Strickland says ASAA doesn’t and shouldn’t dictate who pays for travel to the games. He thinks the fact that outlying schools have to pay is just another aspect of living in a more remote part of the state.

“Those of us that live in remote places, part of that remoteness is just the cost of everything’s higher,” Strickland said. “Whether it’s a gallon of milk in the store or what it costs to get a basketball game. There’s a high cost of living in remote areas.”

“That is the facts. We live in Ketchikan if we want our kids to compete we have to come up with the money. That doesn’t mean it’s fair,” said Kayhi principal Sam Nelson.

Nelson thinks ASAA should make the financial cost more equitable throughout the state.

“We’re all Alaskans,” Nelson said. “Anchorage doesn’t have possibility of raising money to send their team down here twice? We do. They’ve got a lot more resources. So yeah, that’s the attitude they have right now and I don’t agree with it, it’s not fair.”

Nelson says if urban schools had to occasionally pay for travel to an off-the-road- school, it wouldn’t be a crushing burden.

But that’s not the attitude at every off-the-road system school.

“I think it would go outside of ASAA’s legal jurisdiction. This would go way outside mandate,” said Brian Freeman, the former activities coordinator for the North Slope Borough School District.

“The reality is, for where we live, if we didn’t pay for team to come up here, we wouldn’t have a game,” Freeman said. “People would not pay to come to Barrow,”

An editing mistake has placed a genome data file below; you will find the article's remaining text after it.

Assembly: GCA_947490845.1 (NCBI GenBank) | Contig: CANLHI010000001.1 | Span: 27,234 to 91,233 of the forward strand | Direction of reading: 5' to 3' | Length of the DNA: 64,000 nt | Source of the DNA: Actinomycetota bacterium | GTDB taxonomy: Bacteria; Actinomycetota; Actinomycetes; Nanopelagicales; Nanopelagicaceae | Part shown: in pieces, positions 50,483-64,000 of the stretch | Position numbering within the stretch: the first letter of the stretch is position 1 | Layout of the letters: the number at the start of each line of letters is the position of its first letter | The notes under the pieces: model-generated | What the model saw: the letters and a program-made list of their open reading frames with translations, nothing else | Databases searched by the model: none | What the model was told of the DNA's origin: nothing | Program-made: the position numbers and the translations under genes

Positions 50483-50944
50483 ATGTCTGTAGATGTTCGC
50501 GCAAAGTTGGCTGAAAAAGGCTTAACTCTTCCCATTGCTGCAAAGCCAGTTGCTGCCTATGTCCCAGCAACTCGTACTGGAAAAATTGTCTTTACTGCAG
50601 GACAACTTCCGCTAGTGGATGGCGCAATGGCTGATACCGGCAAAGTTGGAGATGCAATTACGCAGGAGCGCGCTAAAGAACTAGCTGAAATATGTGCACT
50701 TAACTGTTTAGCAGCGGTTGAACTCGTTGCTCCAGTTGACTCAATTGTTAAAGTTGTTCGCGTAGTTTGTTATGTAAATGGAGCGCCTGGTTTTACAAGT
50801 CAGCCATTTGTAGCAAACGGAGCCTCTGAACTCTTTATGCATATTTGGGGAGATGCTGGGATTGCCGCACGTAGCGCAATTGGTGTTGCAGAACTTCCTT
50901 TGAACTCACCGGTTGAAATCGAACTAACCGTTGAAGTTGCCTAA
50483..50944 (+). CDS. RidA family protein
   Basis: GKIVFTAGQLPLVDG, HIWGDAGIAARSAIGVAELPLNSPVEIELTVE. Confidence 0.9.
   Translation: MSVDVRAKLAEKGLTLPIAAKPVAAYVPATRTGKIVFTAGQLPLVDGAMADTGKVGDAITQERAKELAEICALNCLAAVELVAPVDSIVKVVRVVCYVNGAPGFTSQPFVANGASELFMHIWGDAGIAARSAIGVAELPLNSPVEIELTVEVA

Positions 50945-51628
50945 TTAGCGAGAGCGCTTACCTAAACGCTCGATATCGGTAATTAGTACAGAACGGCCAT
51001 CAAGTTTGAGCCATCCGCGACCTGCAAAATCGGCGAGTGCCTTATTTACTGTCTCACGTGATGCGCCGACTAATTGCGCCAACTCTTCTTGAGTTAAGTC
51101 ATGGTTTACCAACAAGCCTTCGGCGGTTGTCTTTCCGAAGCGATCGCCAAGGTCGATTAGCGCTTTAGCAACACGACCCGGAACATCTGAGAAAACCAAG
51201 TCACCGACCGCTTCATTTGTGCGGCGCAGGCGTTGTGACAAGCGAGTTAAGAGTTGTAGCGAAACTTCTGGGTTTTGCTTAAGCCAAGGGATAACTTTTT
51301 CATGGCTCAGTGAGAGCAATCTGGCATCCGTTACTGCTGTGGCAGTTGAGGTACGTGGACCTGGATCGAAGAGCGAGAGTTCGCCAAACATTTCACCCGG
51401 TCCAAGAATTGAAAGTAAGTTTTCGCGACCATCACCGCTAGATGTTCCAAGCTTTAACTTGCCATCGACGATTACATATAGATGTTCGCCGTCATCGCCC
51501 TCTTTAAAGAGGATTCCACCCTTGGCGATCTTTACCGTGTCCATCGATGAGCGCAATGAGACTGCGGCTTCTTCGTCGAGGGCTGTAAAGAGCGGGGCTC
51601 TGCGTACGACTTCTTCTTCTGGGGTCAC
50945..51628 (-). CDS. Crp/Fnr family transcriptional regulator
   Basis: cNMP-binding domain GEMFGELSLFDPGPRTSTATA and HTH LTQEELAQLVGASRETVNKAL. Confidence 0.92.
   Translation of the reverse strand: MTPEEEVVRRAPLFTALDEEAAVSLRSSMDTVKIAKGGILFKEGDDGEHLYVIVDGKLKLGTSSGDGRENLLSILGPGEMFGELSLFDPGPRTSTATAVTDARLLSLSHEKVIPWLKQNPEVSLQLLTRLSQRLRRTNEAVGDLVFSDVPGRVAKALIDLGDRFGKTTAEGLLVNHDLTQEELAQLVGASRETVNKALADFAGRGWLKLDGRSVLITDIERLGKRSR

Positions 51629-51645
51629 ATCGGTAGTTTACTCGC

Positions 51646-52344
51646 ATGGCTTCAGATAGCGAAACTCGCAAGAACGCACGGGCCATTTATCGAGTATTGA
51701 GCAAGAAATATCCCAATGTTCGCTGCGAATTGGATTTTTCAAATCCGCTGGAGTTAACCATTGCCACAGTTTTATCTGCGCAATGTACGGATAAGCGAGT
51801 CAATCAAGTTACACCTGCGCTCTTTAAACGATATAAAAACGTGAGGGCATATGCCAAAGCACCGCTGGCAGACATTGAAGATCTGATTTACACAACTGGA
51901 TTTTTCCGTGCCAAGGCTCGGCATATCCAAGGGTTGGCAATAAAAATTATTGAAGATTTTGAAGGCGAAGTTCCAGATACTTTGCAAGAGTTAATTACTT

He says Barrow has to pay travel costs for all non-league home games. Their football team paid for four teams to travel to Barrow this past season, which added up to around $44,000.

Freeman says the North Slope Borough School District budgets approximately $1.8 million each year just for activities travel. In Ketchikan, the district’s total activities budget is about $1.2 million, with a large portion of that going toward travel.

The coaches and athletes themselves also have to raise thousands of dollars outside of what they’re given from the district.

Kayhi principal Nelson says as long as things remain like this, Ketchikan will keep paying for other teams to come here, because home games benefit the community and the students.

“There’s gonna be the money spent in our community, the fans get to come and watch their kids play,” Nelson said. “The big thing is our kids aren’t on the road. We’re not missing two or three days out of school to go up and play somebody. And as a parent, I’d like to watch my kids play”

At football games like the one against Seward, travel cost doesn’t seem to matter once the players get on the field.

But it’s something the teams will continue to struggle with each season.

“I mean it’s intense fundraising these kids and families have to do,” said former Kayhi football coach Les Silva. “And I think Alaska can come up with a better way to help these rural villages and isolated places like us.”

The Ketchikan School Board is trying to move some of that financial burden onto the state. The Board recently voted to ask the Alaska School Board Association to lobby the state legislature for a funding pool that would help with activities travel for outlying communities.